For example say ” I made an error when I …” rather than “I am bad, stupid, etc.” State undesirable characteristics about yourself as temporary conditions or lessons to be learned rather than absolute facts. The “I am ____ and that’s it” type statements can be modified to include a time frame that takes into account that you are learning something new or the lack of effort that you are willing to put into something to change it. In this framework, “I am fat” could be changed to “I’m temporarily fat” Or “I’m food choices challenged.” “I’m no good in Math” could be changed to “I’m just not willing to spend the time and effort to balance my checkbook.” When nagging, critical self-statements creep into your thoughts, change them by making an immediate positive affirmation.
Listen to your language for words which limit you rather than affirm and empower you. Words like “can’t, never could, trying to, hope or plan to” all suggest the possibility of failure. Don’t let your language limit you in any way. Positive statements about yourself will be more powerful when put in a forthright fashion in the present tense. “I am going to___” is a much stronger statement than “I plan or hope to ____ or I’ll try to___.” The affirmative phrases “I am ___” and “I will ___” are declarations that have a hearty energy of accomplishment to them.
If you can’t bring your misery thoughts under control then it’s off to the misery chair for you. When you sit in the misery chair, give yourself permission to be as miserable as you can be. Bring your unhappy thoughts to your full conscious mind. Go to it with a vengeance. No pleasant thoughts here! As you sit in the chair, feel the physical discomfort of your body that matches the mental discomfort of your mind. Set a time limit on how long you want to be miserable. Beware what kind of thoughts cause your mood to shift downward into anxiety and depression. Allow yourself a set time–five minutes of misery per episode should be a reasonable amount. You might even remain in the misery chair a minute longer than you need, to get the full effect of how you are choosing to victimize yourself.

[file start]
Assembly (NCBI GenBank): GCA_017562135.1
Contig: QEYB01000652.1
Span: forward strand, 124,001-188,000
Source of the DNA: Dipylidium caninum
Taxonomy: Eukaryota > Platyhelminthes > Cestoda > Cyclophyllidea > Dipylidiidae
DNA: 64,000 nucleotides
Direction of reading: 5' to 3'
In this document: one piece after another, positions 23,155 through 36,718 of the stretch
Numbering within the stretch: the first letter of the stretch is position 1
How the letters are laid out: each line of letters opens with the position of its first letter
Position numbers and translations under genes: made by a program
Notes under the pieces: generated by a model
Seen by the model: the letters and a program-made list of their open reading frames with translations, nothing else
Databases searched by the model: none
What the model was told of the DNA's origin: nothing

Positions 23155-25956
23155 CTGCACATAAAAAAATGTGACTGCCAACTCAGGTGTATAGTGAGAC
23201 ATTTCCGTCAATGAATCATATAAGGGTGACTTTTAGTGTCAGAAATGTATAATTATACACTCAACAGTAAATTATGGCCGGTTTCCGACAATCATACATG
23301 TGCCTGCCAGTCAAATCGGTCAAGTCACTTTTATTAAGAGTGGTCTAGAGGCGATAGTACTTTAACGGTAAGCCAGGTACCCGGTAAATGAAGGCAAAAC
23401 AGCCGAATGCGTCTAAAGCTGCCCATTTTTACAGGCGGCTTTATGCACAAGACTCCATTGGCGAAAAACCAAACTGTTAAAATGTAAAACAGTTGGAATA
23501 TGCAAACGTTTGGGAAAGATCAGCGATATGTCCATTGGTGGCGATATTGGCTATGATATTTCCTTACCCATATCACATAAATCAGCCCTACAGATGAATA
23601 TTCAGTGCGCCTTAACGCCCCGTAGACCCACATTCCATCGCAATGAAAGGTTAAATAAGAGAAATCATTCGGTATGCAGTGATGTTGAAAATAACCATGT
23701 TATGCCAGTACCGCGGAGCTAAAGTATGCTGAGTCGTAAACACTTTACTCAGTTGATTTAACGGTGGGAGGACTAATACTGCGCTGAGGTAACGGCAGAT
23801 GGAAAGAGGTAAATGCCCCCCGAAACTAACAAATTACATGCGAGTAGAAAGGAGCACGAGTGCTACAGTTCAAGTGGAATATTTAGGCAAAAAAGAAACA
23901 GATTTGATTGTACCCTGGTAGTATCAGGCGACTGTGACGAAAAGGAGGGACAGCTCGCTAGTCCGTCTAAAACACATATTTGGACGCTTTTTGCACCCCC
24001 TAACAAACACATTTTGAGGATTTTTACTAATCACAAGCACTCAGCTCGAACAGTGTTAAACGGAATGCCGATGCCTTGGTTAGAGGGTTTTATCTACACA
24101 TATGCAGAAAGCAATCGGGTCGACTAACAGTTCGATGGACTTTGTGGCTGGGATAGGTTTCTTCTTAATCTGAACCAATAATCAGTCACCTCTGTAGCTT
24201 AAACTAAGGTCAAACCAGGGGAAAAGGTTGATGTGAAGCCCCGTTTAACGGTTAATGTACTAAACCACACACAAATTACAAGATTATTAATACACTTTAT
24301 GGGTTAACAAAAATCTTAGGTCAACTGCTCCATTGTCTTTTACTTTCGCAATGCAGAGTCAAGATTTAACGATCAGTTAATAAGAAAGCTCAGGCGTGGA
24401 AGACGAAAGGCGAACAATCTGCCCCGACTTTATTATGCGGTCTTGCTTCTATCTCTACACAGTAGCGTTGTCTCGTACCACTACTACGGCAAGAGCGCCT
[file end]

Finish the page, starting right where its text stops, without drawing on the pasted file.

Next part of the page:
After making yourself good and miserable, you may decide that you have had enough and go on about your business as usual. You might even start charting how many minutes a day that you are sitting in the chair. The idea is to beat your own record by spending less and less every day. The challenge of this exercise is to clean out your mental attic of cobwebs of victim thoughts and words.
If you find yourself refusing to sit in the misery chair but remaining in negative thinking, then you may not be ready to make the decision to change yet. You may have decided on a subconscious or conscious level that you need to punish yourself for a longer period of time. With the frame of mind of staying as you are in the status quo of negative thinking ask yourself, “How much punishment do I need to engage in? How many times do I have to beat myself up? How much gall do I need to drink?” If this scenario happens, then do it and hurry up and suffer and get it over with. Increase your suffering intensely so that you can “give it up!”
The Course In Miracles tells us “Teach only love, for that is what you are.” One dictate of our older years is to think and say only loving things about ourselves and others and make corrections in a gentle and loving way when we slip up by saying, “Do I have a higher thought than that?”
Practice the art of turning victim thought to higher thoughts. Affirm daily to listen to your inner language as well as the words that you express verbally. By listening with the heart and making good choices about all types of expression, you can promote harmony in your life as well as in those around you. The test of a calm, contented life is to monitor your misery thoughts. Remember, if you find misery coming to you just tell it, “I’m not giving you a chair to sit on!”